A historic town square surrounded by vineyards and rolling hills, with mountains rising in the distance: The Temecula Valley showcases some of California’s most spectacular features. The location of this Inland Empire gem, about an hour from San Diego and 90 minutes from Los Angeles, makes for an easy visit. Indeed, people go there for hyper-local cuisine (made, for instance, with Temecula Olive Oil), as well as for hiking, biking, and hot-air ballooning. They also go for the Mediterranean-like climate—temperatures range from the 80s–90s in summer to the 60s–70s in winter.
Where to Dine
The Inland Empire town offers fresh local fare, from Wine country cuisine to Mexican. All the tenets of California cuisine—local, fresh, farm-to-table—are on full display in Temecula, which has easy access to local olives (and the resulting olive oil), dairy, and, of course, wine grapes.
Any dining exploration should begin in the atmospheric Old Town. Sit under the pressed-tin ceiling or out on the patio of The Goat & Vine, where pizza is a specialty. Fresh ingredients come together in a delicious variety of pies, like the jalapeño-lime-carnitas or the steak-gorgonzola, baked in a stone-hearth oven.
At nearby E.A.T. Marketplace, you can start your day with a pour-over coffee and a pumpkin-pie smoothie, then return for each thoughtfully prepared meal, finishing the day with a vegan casserole and paleo brownie or maximize the vineyard scenery at The Pinnacle Restaurant at Falkner Winery. Set on a hilltop, the restaurant features panoramic views along with dishes like pesto salmon and Mediterranean chicken—and, of course, delicious accompaniments from the winery.
Where to Stay
Stay in a historic Inn, a Wine country resort or a boutique hotel. From large resorts to intimate inns, Temecula offers a wide range of hotels—and price ranges—for everyone. History buffs can soak up the atmosphere at The Hotel Temecula in Old Town—the city’s first hotel, built in the late 1800s. The lobby and second-floor rooms (with bathrooms down the hallway) still maintain their Old West feel, complete with period furniture and portraits.
To immerse yourself in the local wine country, stay among the vines at the Ponte Vineyard Inn, a 90-room boutique hotel built in the style of a Spanish mission, but with a luxuriously modern interior. Oversized rooms—many with balconies—offer views over the inn’s own 310-acre vineyard. Wine is also the focus at South Coast Winery Resort & Spa, a 63-acre property set among the peaceful vineyards east of town.
The AAA Four Diamond Pechanga Resort Casino features 1,090 accommodation choices: rooms and suites with custom-made Italian furniture, plus floor-to-ceiling windows serving up mountain, valley, or golf-course views. And there’s plenty to do beyond gaming—including 13 restaurants, a concert venue, and Journey at Pechanga, the par-72, links-style golf course.
Where to Hike
Check out Wildlife, Waterfall and lots of Scenery! Exploring the Temecula Valley by foot offers the best of two worlds: mountain scenery and warm Southern California sunshine.
Some 20 miles outside Temecula is the 9,000-acre Santa Rosa Plateau Ecological Reserve. Walk through the park’s varied ecosystems, keeping an eye out for the mule deer, badgers, and turtles that make their home here. Or set off for the Moreno and Machado Adobes—former cowboy bunkhouses that date to the mid-1800s. (Insider tip: Bring a picnic.) A little south of Santa Rosa’s visitor’s center is the Cleveland National Forest and the trailhead to Tenaja Falls. It’s a 1.5-mile out-and-back hike to the 150-foot tiered waterfall.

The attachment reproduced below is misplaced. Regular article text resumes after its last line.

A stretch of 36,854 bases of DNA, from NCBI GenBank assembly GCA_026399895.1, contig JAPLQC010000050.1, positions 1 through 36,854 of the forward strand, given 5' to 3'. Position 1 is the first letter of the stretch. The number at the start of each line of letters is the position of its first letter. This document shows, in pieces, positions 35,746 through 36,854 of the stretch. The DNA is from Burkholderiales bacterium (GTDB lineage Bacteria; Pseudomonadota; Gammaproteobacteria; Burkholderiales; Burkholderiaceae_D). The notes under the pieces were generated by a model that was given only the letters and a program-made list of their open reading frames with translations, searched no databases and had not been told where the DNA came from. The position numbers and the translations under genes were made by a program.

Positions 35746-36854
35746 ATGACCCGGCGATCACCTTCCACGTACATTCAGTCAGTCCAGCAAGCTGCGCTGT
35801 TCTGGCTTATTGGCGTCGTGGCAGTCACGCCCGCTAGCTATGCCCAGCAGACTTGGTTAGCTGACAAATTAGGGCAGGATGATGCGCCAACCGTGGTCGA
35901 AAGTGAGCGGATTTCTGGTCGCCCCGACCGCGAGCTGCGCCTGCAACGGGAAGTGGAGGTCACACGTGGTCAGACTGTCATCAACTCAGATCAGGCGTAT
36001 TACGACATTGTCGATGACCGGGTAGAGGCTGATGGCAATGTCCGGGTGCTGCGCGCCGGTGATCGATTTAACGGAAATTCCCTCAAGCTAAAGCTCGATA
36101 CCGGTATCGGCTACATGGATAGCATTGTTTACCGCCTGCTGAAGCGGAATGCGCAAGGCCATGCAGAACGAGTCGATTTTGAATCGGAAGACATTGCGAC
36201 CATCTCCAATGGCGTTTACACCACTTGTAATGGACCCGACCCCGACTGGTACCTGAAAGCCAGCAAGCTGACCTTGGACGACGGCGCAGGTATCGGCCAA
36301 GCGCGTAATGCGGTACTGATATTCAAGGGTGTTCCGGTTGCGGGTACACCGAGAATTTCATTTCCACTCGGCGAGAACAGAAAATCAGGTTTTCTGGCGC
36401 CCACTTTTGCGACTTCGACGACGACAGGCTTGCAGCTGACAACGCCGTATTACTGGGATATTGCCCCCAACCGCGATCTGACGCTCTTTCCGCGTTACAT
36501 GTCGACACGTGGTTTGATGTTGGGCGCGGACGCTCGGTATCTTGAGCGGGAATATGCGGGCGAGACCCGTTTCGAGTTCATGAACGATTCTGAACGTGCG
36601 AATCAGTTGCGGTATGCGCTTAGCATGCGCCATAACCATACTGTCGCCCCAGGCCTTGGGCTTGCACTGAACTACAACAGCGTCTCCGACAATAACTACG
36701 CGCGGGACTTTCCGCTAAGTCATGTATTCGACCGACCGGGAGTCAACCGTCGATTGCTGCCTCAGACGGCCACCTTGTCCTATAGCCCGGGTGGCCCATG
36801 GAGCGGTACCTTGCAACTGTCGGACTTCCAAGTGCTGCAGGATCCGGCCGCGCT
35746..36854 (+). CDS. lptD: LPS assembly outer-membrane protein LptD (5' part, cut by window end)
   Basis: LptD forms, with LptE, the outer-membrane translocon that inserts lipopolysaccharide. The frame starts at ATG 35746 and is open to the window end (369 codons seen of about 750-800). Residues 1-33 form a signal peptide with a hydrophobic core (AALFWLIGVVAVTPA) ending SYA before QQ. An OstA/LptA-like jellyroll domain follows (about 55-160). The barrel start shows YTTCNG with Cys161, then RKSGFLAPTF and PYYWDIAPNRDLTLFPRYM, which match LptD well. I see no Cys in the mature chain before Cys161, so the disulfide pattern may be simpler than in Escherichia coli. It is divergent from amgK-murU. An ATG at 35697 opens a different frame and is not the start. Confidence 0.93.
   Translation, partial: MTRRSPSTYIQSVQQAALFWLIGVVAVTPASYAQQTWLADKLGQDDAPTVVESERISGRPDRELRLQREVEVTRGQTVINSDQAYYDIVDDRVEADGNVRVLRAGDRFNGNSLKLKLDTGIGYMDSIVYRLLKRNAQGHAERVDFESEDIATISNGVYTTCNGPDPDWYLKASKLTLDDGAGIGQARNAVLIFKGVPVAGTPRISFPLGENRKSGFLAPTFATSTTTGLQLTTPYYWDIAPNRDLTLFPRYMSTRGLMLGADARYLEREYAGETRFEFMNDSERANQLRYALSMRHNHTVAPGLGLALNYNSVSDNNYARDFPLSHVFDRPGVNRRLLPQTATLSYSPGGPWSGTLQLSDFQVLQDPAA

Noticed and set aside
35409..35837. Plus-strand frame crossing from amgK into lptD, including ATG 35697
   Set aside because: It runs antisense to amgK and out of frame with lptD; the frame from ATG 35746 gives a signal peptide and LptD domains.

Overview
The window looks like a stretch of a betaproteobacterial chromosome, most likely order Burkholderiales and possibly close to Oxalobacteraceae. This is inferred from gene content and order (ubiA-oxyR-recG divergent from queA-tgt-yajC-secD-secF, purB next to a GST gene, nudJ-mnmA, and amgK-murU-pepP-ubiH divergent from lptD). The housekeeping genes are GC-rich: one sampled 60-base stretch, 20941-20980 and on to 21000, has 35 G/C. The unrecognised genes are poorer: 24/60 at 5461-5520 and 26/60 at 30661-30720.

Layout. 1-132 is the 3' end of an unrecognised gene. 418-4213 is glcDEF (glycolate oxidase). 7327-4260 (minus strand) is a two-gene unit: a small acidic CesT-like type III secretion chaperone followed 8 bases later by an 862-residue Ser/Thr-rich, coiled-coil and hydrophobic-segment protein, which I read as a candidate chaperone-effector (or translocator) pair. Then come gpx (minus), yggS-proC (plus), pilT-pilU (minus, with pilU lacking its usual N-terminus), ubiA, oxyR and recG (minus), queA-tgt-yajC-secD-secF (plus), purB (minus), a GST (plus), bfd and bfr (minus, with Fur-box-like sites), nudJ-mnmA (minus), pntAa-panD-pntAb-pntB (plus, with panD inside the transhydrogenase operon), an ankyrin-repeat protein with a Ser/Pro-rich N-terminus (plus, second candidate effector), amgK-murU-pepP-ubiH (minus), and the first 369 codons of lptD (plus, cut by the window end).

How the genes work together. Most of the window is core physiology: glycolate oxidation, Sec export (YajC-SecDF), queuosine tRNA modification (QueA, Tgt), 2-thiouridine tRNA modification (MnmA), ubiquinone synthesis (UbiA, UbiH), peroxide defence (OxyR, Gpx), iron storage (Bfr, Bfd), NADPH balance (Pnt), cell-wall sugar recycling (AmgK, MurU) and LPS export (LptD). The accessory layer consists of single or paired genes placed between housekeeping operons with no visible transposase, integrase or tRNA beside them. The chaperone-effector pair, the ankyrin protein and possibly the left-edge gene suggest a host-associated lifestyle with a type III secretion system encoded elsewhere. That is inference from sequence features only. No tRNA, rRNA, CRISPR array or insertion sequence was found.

Birdwatching is the focus at Lake Skinner Recreation Area, located 10 miles east of Temecula. Walk the park’s 1.5-mile path and look for heron, owls, and hawks as you take in the water views.
About 13 miles southwest of Old Town lies 221-acre Santa Margarita County Preserve. Here, hike the scenic River Trail, an out-and-back stroll of just over 5 miles that follows a peaceful river past boulders and through woodlands. You might see hawks or other raptors overhead, plus deer ambling by. Dripping Springs Trail, also in the Cleveland National Forest, is a more challenging trail, but it’s worth the work: Spectacular mountain vistas appear a couple of miles in. The entire trail, which takes you from desert terrain into lush forest, is about 13 miles, but it’s an out-and-back, so you can walk as much of it as you like before turning around.
Take the unconventional Wine Tours
Colourful hot-air balloons are a common sight over the vineyards of Temecula Valley, and nothing compares to the bird’s-eye view you get while flying high in a basket. Year-round, balloons lift off at sunrise, usually for an hour of flying time. Go with Magical Adventure Balloon Rides and you can enjoy a champagne toast and appetizers after you land; a trip with A Grape Escape ends with champagne and a light breakfast in the gardens of one of the wineries.
Of course, you don’t need to fly to reach the vineyards—a variety of vehicles can whisk you to them. Board a deluxe mini-coach for four hours of wine tasting at three vineyards with Grapeline Wine Tours, or take the company’s Vineyard Picnic Tour for visits to four wineries plus a catered picnic lunch. For a fully guided tour, complete with an introduction to the staff at each of the wineries, go with Destination Temecula Wine Tours; you’ll also enjoy lunch at one of the wineries. Feeling ambitious? Winery Hopper offers a hop-on-hop-off service between 12 area wineries.
If you’re craving adventure, get in a Jeep with Sunrider and rumble your way to three wineries. Or make it a romantic afternoon for two; Temecula Carriage Company offers tours in a horse-drawn carriage, complete with a wicker-basket picnic. Or try another unique option, Antique Pink Cadillac, which takes you vineyard exploring in the backseat of a colourful classic car.
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